Articles by Elizabeth Pisani

Olympic diary: Proudly Indonesian?

The day before the Olympics began, I ate at a warung nasi Padang hidden at the end of a grubby corridor on the upper floor of a central London shopping mall. Opposite us, a canny Chinese stall-holder had stocked up on flags that visitors could buy to wave around in enthusiastic support of their athletes. Ethiopia, the US, Italy, Cameroon: they were all there. But no Indonesia. Sold out, perhaps? No, said Firdaus who runs the warung; they never had…


Reflections on Indonesia’s collective amnesia

Last month, at the Makassar Writers’ Festival, I had the great privilege of meeting one of the giants of modern Indonesian literature, Ahmad Tohari. His triolgy Ronggeng Dukuh Paruk, was for years censored by its Indonesian publishers Gramedia: they removed a large chunk of writing about the killings of suspected Communist sympathisers by government troups in the mid-1960s. It was only after the book was translated in full as The Dancer by the fabulous Lontar Foundation that Gramedia dared to…


A healthier Indonesia: Up in smoke?

It’s a pleasure to meet people who are happy with their work. I met one such on Sunday. “Praise God, I can’t complain. I’ve been in this business for 47 years, and it’s allowed me to put four children through college.” So said the gentlemen in the photo; his business is selling tobacco in the markets of South Sulawesi. He offers me a great slice of rolled tobacco “enough for a week” for 8,500 rupiah, just less than a dollar….


Indonesia: a miracle despite itself

I’m nearing the end of the first (nine-month long) leg of my Indonesian Odyssey and I don’t feel much closer to understanding the heart of this torturously complicated but endlessly fascinating nation. I’ve done my best to try and sum up some of my thoughts in the June issue of Prospect, one of UK’s more intelligent monthly magazines. For what they are worth, you can now read my reflections on culture, corruption and corpses on Prospect online. And no, Oliver,…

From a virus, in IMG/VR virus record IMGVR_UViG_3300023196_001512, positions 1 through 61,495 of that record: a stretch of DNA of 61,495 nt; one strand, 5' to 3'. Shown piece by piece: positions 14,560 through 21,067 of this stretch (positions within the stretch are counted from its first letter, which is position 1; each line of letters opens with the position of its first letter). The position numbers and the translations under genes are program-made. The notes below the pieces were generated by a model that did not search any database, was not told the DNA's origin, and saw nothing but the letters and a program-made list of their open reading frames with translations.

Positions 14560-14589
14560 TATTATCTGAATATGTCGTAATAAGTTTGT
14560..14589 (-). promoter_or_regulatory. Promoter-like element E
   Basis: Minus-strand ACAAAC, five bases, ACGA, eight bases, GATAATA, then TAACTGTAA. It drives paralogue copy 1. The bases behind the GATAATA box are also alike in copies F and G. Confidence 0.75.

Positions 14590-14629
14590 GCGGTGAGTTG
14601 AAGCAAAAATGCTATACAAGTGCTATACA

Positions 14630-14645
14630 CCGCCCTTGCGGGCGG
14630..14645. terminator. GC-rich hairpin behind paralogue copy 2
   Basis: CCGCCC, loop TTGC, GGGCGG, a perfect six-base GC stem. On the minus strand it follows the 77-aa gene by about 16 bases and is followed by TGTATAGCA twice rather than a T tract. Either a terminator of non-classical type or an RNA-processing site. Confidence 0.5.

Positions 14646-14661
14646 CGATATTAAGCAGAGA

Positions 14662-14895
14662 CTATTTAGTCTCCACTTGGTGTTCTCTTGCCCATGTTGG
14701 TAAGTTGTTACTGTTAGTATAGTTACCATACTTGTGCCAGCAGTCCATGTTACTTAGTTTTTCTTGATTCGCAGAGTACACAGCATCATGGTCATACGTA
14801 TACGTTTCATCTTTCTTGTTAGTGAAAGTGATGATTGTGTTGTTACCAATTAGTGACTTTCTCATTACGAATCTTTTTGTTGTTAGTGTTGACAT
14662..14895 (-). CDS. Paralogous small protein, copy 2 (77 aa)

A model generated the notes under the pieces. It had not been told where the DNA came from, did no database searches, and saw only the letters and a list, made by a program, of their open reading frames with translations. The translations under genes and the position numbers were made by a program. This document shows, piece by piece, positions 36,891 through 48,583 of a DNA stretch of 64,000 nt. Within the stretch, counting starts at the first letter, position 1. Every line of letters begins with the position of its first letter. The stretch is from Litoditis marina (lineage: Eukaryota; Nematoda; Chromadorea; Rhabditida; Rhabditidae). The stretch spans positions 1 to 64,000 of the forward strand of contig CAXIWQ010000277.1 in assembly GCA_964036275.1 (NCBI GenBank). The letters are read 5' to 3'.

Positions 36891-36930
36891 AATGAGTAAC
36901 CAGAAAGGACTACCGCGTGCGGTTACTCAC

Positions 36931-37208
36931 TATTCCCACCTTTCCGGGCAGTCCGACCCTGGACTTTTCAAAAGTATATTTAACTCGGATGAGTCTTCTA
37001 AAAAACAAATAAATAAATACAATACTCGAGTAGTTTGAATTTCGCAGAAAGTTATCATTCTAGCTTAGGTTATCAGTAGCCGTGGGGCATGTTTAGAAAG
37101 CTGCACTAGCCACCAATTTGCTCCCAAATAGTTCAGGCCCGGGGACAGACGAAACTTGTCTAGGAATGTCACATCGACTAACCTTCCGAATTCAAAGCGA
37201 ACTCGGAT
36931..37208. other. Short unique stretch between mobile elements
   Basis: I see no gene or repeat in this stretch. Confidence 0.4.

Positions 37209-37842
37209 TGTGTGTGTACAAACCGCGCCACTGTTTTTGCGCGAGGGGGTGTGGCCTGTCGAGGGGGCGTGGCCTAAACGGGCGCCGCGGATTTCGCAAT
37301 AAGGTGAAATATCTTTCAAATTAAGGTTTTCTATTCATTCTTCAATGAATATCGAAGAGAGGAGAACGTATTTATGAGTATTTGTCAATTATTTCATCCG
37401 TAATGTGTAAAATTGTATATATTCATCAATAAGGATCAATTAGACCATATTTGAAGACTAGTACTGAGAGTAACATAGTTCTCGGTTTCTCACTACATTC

Truant teachers make for stupid vandals

In theory, every child in Indonesia gets at least three years of English teaching in primary school, and several years more in middle and secondary school. So it’s initially surprising that the majority of Indonesian kids can manage nothing more than “Hello Mister!”, and the occasional “wossyonem?” Perhaps more surprising still that so many seem to aspire to English language graffiti….


Is having sex safer than going to work?

As part of the Makassar Writers’ Festival, I’ve been asked to give a talk about HIV in Indonesia at the faculty of public health at Hasanuddin University. I’m reluctant. I’ve been wandering Indonesia without any thought of focusing on HIV for over eight months now. In that time I’ve met a surprising number of widows, orphans and middle-aged couples who have lost a child. Only one of those deaths has been HIV related. The rest are all in traffic accidents,…


Indonesian infrastructure: Paved with good intentions?

Asphalt. It’s not something I’ve ever given much thought to, except to wish there were more of it under the wheels of my car (Kenya) or motorbike (Indonesia). But now I’m in Buton, the island in Southeast Sulawesi which is one of the world’s largest suppliers of the stuff of which dream highways are made, so I thought I’d go and see an asphalt mine…


Rubber time: new departures for an old concept

Many of you will be familiar with Indonesia’s approach to timekeeping, affectionately known as “rubber time”. Like rubber (and the patience of many Indonesians), it can be stretched almost infinitely. Unlike rubber, it tends only to stretch in one direction. Buses start filling up on a notional schedule but don’t leave until they are full; ferries board passengers from a given time, but probably won’t ship out until the tide is right. Meetings are set for time x, and start…


Indonesia’s gone Gaga: Lessons in democracy

I don’t like going to the dentist; I’m capable of inventing all sorts of the-dog-ate-my-homework excuses for my inevitable last-minute foot-dragging. But as is so often the case, Indonesia’s reality outstrips my imagination. As I rocked up late for my regular check-up yesterday, I was able to lay the blame at the Satanically clad feet of Lady Gaga. My path to dental hygiene was blocked by Islamic groups trying to keep her out of the homeland. They included this group…